An SNP MP is introducing a Neonatal Leave & Pay Bill in Parliament today after legislation to help parents of premature babies was left out of the Queen’s Speech by the government.
A Neonatal Leave & Pay Bill will be introduced in Parliament today which includes a right to additonal paid time off work for parents and carers of babies admitted to neonatal care.
Neonatal Leave & Pay has been promised since the 2020 Budget, but was left out of the Queen’s Speech where it was due to be part of the Employment Bill. The new Bill will be introduced by SNP MP Stuart McDonald, but very few such Bills become law.
Catriona Ogilvy, Founder of The Smallest Things which has been campaigning for the leave for seven years, says: “This legislation will give families the emotional and financial support they need at a time of great stress and trauma. No parent should be sitting next to an incubator or neonatal cot worrying about work and pay.
“Each year more than 100,000 premature and sick babies are admitted into UK neonatal units. There is currently no allowance for parents of these babies who can spend weeks or months in hospital before going home. Many parents return to work while their baby is still in hospital and many mothers spend a significant portion of their maternity leave in the neonatal unit. Time spent in neonatal care should not be spent as maternity or paternity leave.”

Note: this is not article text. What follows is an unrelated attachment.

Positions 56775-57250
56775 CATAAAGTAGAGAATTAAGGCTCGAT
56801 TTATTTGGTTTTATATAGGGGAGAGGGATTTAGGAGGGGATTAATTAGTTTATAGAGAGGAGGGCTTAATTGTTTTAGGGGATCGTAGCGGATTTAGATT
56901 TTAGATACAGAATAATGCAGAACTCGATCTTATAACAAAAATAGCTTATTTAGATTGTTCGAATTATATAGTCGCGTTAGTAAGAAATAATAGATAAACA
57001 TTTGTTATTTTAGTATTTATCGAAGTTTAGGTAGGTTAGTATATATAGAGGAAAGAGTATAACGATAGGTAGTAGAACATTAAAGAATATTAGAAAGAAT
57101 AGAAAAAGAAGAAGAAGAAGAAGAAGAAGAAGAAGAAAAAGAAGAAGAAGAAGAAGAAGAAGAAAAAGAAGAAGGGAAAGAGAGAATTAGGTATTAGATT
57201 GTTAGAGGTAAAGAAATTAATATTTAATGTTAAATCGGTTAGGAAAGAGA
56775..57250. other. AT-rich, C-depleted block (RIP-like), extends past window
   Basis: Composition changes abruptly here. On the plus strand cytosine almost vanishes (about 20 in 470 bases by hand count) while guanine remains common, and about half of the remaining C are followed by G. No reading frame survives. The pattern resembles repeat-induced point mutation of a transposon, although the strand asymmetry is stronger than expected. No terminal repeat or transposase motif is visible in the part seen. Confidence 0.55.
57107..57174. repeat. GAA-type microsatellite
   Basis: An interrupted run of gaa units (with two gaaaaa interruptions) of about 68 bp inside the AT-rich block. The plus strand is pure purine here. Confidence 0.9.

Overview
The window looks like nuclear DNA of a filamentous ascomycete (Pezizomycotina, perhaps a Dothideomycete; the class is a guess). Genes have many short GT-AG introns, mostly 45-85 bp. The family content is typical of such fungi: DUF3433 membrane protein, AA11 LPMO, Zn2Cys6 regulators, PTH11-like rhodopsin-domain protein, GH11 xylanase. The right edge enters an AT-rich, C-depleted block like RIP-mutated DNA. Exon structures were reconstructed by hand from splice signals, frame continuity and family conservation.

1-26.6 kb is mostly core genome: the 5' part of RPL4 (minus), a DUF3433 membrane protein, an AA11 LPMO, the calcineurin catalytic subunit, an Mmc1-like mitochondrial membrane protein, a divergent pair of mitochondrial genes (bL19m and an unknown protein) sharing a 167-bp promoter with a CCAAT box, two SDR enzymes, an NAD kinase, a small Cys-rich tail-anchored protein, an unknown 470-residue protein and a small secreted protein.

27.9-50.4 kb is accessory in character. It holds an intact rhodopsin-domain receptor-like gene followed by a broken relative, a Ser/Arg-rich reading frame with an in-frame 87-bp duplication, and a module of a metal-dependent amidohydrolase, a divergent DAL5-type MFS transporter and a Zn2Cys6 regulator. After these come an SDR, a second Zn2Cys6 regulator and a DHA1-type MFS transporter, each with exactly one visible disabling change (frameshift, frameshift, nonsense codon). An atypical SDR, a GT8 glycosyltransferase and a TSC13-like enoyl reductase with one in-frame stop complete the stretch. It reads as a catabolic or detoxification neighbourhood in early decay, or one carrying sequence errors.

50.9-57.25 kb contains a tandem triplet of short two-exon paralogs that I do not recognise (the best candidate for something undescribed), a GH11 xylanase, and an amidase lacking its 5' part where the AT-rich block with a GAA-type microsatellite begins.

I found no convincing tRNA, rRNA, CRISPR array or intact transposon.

More than 357,000 people have signed The Smallest Things’ petition to extend paid parental leave since 2015. More than 80% of parents say the neonatal journey doesn’t end when their baby or babies leave the hospital: over half
of babies are readmitted and 71% worry about the long-term outcomes for their child. Almost a quarter of parents are diagnosed with PTSD after time in a neonatal unit.”
The Smallest Things is urging the government to take the Neonatal Leave & Pay Bill forward. Meanwhile, Wendy Chamberlain from the Liberal Democrats says she is going to introduce a Private Member’s Bill that would give individuals with caring responsibilities the right to five unpaid days off per year. This was also something that would have featured in the Employment Bill.